Dave snapped his fingers and time started up again.  He didn’t look back, but he could hear a thump as Larry hit the table, then he heard Larry’s wife scream.  He shook his head and thought again about the parts of the job that would be hard.
            Dave relaxed on the couch in his apartment.  Larry had been easy enough to deposit.  Yes, he’d felt sorry for the man, but compassion wasn’t something he could allow himself the luxury of or there’d be no room for new souls on this planet.  Death helped keep things fresh and new.
            The day’s usual events played out on the TV.  The usual murders were interspersed with the usual crimes, with a smattering of the usual sports’ events tossed in.  Dave started to drift off when he noticed the air had gone silent.  The TV picture was still and he couldn’t even hear the hum of the air conditioner.
            He looked over at the table in his kitchen to see a pasty faced man in a long black trench coat.  Dave’s heart jumped and began beating furiously, willing him to extend his final moments.
            “Dave,” said the figure.  “It’s time to go.”
            “Th-there’s got to be some kind of mistake,” Dave stammered.  “I can’t be on the list.”
            “You are.  You know the deal – we don’t pick who gets on the list, we just bring them home.”
            “But I’ve applied for a position with the company.  How could they do this to me now?”
            The figure spread his arms.  “I’m sorry.  I don’t know what to tell you.”
            Dave’s eyes darted back and forth.  Finally, he said, “I’ll bet it was that shrew in accounting who’s behind this.  She didn’t like me from the moment I got there – I could see it in her eyes.”
            “No one is ‘behind this,’” said the figure as he shook his head.  “The people at the company are professionals, and you know that.  We don’t let petty differences dictate when souls are chosen.”
            “But this isn’t fair!” Dave yelled.  “I’ve taken crap my whole life, and now that I’ve finally found a job that I can get do well, you want to pull me out?”
            “What was it you told Larry about bargaining?” asked the figure.  “Everyone has to die.”
            “You can’t do this.  I won’t let you!”  With energy that belied his age, Dave sprung from the couch and tore for the door, throwing it open and running into the hall.  He sprinted for the exit and ran out into the open air.
            However, the figure blocked his path.  “Now, Dave,” the figure chided.  “You of all people should know that you can’t outrun Death.  The rudimentary powers we’ve given you should have clued you into that.”
            Dave suddenly remembered – his powers!  He summoned all of his strength and shoved the figure across the parking lot.  He then closed his eyes and thought of a far off place, one where he could hide.  Maybe he could go to the bottom of the ocean, or trap himself inside a mountain.  He figured that surely they’d eventually tire of chasing him.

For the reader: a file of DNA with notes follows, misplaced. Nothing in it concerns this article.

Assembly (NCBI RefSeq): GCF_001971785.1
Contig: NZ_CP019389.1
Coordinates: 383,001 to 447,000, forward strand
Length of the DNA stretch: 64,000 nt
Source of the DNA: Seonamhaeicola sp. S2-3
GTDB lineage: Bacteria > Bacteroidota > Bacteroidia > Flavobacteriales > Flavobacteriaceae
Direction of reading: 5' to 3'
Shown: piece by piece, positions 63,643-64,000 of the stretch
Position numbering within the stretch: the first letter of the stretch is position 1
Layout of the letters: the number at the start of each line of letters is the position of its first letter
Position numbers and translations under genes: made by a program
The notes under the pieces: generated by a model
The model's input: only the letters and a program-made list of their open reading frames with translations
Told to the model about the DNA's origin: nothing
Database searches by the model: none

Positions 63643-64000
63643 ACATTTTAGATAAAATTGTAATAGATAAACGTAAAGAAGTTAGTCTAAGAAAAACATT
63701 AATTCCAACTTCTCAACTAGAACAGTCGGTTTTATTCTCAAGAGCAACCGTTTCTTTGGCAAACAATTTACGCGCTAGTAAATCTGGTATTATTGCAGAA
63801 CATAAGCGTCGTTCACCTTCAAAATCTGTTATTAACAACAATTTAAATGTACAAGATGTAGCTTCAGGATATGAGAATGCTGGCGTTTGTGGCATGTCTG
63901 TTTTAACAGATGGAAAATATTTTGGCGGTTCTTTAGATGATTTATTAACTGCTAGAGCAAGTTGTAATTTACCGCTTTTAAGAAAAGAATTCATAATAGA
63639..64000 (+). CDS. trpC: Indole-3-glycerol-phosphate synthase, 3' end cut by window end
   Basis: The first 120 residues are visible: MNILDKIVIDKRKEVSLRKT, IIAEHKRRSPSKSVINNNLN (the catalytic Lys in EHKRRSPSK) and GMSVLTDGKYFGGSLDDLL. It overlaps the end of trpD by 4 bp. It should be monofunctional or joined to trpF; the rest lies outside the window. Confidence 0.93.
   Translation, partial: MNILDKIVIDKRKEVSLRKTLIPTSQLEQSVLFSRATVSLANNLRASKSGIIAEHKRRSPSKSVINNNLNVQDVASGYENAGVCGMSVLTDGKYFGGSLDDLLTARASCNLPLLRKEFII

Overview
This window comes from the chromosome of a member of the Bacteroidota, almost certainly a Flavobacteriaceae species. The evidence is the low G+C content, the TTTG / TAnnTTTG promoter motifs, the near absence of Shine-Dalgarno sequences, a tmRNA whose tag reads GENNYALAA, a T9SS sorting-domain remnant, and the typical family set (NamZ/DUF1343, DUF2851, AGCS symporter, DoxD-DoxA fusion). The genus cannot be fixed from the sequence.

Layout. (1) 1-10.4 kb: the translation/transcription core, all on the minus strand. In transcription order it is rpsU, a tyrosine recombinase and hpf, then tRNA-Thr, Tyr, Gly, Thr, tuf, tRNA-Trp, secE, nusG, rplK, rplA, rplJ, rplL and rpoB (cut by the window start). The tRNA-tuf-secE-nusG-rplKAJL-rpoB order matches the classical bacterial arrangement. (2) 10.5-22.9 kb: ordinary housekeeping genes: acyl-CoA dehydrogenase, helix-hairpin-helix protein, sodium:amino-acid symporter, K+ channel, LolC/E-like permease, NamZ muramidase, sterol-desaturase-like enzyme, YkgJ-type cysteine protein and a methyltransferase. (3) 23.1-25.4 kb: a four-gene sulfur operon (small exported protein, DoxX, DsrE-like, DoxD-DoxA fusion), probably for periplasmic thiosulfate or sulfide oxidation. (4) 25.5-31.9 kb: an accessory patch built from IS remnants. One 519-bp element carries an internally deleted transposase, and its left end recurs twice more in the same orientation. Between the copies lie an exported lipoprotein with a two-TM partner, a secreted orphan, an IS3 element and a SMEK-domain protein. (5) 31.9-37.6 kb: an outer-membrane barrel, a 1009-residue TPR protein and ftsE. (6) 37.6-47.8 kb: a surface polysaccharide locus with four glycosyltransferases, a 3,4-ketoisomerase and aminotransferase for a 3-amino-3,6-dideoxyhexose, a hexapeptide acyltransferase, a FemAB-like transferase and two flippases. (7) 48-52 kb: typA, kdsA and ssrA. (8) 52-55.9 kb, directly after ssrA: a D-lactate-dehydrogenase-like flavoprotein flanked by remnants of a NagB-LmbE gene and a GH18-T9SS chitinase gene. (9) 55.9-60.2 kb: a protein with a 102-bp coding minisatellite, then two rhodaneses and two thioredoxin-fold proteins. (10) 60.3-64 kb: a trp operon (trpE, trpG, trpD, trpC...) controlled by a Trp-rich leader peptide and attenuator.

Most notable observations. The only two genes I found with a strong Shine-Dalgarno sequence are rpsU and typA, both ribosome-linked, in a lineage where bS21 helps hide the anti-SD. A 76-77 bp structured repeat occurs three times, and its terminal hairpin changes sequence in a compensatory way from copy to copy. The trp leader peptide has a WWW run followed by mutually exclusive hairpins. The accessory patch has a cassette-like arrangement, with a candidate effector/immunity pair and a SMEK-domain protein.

He felt his body fade from the parking lot and then begin to re-phase back into reality.  He didn’t know exactly where he was, but he knew it had to be better than facing the specter of death at his own home.
            The area was dark.  Dave hadn’t figured on that and squinted into the blackness.  Finally, a light appeared and he heard a deep voice.
            “Hello Dave.  Welcome home.”
            “Mr. Broughton!” Dave exclaimed.  Mr. Gabriel Broughton was the head of the department.  “What are you doing here?  Did you put my name on the list?”
            “Yes, Dave, I did.”
            “But why?  I’d just passed my final exam and was ready to join the firm.”
            Dave could hear the resignation in Mr. Broughton’s voice.  “No, Dave, you didn’t pass – you failed.”
            “I don’t understand,” Dave replied.  “I brought in Larry Burrows.  He came willingly and I didn’t listen to his pathetic bargaining.  I showed I could be counted on.”
            “You showed you could be counted on in only one aspect, Dave.  However, a true Angel of Death knows that to understand death, you have to surrender to it.  Instead, you showed the same fear that most have, believing you had too much to lose.  You failed to set the example in giving yourself to Death, and so how could you ever expect others to truly follow you?
            “Even worse, you misused your powers in trying to hide.  That makes me wonder what else you’d be willing to do if circumstances weren’t in your favor.  No, you don’t have the character to be a member of the firm, so you must return to your life of nothing.”
            Dave’s head began to swirl and he suddenly found himself back on the couch in his apartment.  The TV blared the day’s events again, and when he tried to recall how to use the abilities he’d had, he couldn’t remember how.  The only thing echoing through his head was a warning.
            You’re free today, it said.  Remember, though, Death eventually comes to us all.  We’ll meet again.